Apple said to start building bigger iPads in early 2015

Production on the company's new 12.9-inch tablet should start by the first quarter, Bloomberg reported.

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Shara Tibken was a managing editor at CNET News, overseeing a team covering tech policy, EU tech, mobile and the digital divide. She previously covered mobile as a senior reporter at CNET and also wrote for Dow Jones Newswires and The Wall Street Journal. Shara is a native Midwesterner who still prefers "pop" over "soda."
Shara Tibken
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Apple may soon add another device to its iPad lineup, this time with a bigger screen. CNET

Apple plans to start production on its long-rumored big-screen iPad early next year, according to a new report.

Suppliers of the Cupertino, Calif., electronics giant should start building the new 12.9-inch tablet by the first quarter, Bloomberg reported. The publication, citing anonymous sources, said Apple "has been working with suppliers for at least a year to develop a new range of larger touch-screen devices."

Apple has long been rumored to be working on a larger screen "iPad Pro" for release later this year or next year. That could help attract users of Apple's Macintosh computers, as well as boost its sales of its tablet line. It also would accompany Apple's new bigger screen iPhones, which the company is expected to unveil September 9.

Apple declined to comment.

The iPhone and iPad account for about two-thirds of Apple's revenue. But Apple's tablet has struggled over the past couple quarters. Sales of the tablet fell short of analyst expectations in the fiscal second and third quarters, which Apple blamed both on the number of devices held in channel inventory (which means it's either sitting in stores or on trucks) and weaker demand. It sold 13.3 million iPads in the most recent quarter, down 9 percent from a year ago. Analysts expected the company to sell about 14.4 million iPads.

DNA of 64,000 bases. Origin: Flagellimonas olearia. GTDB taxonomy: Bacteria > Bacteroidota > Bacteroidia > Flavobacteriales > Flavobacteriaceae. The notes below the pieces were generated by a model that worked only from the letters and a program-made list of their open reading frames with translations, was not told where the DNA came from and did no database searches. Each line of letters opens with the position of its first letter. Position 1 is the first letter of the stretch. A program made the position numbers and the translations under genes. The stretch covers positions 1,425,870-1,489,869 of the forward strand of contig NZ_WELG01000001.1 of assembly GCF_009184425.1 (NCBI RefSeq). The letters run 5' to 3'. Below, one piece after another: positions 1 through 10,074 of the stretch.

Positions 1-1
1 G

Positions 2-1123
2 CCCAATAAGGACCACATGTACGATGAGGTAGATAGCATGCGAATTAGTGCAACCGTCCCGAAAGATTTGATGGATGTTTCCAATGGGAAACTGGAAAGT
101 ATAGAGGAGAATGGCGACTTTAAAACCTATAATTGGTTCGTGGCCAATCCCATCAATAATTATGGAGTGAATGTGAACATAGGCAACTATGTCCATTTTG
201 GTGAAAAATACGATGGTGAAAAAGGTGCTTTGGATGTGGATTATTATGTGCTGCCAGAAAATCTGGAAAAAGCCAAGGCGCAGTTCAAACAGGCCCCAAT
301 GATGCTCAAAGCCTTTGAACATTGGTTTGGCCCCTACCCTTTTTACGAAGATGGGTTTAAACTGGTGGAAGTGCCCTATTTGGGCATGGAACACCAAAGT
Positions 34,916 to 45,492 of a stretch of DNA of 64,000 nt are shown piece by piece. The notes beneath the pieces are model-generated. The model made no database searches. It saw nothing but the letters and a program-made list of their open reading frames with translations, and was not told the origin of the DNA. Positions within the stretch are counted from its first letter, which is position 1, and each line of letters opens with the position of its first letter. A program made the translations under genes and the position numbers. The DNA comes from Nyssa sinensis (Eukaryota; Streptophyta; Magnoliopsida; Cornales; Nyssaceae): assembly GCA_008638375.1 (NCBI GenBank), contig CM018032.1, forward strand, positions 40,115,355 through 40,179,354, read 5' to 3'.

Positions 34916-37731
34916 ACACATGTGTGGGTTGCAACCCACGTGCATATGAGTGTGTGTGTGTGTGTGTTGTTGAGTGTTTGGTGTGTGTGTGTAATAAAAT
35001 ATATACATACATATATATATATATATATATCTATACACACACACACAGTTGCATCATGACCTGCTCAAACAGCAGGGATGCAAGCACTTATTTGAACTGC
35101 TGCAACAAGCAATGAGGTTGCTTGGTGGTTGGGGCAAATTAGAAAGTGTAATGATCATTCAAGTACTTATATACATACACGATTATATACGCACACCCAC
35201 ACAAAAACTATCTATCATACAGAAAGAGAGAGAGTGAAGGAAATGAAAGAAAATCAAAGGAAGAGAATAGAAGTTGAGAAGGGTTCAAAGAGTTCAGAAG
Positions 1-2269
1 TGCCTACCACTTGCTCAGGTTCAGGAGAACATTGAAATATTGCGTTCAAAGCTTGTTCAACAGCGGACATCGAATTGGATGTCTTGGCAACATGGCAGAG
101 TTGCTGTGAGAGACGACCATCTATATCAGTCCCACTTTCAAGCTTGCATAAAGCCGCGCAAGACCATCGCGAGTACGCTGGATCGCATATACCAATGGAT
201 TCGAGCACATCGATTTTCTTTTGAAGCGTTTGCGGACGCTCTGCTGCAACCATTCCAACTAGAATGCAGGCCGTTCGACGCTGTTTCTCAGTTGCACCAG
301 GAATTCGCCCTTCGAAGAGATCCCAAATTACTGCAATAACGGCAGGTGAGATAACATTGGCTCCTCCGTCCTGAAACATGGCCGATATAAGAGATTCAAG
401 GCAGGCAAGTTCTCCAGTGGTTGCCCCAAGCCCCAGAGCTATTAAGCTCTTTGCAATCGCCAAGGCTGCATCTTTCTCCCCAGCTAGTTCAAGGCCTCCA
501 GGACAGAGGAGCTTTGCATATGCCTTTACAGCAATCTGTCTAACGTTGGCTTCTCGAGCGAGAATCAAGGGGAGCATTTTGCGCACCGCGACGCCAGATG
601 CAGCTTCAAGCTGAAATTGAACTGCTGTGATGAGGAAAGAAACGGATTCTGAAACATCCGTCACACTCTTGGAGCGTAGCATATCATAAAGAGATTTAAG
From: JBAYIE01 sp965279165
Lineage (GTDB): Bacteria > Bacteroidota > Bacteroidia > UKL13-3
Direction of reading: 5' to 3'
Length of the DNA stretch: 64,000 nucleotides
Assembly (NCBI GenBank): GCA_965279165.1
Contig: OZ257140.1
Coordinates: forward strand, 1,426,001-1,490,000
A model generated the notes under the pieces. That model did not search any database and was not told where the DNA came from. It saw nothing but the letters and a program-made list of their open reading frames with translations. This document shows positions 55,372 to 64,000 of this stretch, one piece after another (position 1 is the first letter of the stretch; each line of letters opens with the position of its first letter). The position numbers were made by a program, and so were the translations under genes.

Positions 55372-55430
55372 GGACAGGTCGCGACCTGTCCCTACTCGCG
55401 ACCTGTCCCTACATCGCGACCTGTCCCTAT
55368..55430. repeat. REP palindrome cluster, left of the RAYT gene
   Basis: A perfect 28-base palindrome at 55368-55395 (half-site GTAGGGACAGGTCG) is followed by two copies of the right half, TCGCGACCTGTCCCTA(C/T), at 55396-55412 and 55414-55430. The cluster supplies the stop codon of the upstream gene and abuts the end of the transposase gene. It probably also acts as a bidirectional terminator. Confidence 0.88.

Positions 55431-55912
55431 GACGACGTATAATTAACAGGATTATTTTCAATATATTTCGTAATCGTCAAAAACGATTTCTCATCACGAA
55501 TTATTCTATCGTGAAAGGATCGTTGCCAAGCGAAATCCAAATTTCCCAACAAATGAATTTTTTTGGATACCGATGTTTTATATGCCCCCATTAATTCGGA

Apple likely has been hurt by a few factors that could continue to plague iPad sales. It's easy for people to pass older tablets to relatives or friends when they upgrade. People also don't have the two-year upgrade incentive that smartphones get from wireless carriers, and Apple hasn't made big enough changes to the iPad to compel even their most ardent fans to immediately buy the newest model. In addition, most people who crave a tablet likely already have one, and Apple is going up against dozens of new, inexpensive devices that run Google's rival Android mobile operating system.

But Apple CEO Tim Cook has said he's "bullish" about Apple's prospects in the tablet market. "We still feel the category as a whole is in its early days, and there's still significant innovation that can be brought to the iPad and we can do that," he said during the company's earnings call in July. Cook expects Apple's recently announced partnership with IBM to also help iPad sales. The two companies will work together on pushing Apple devices and iOS apps with business users.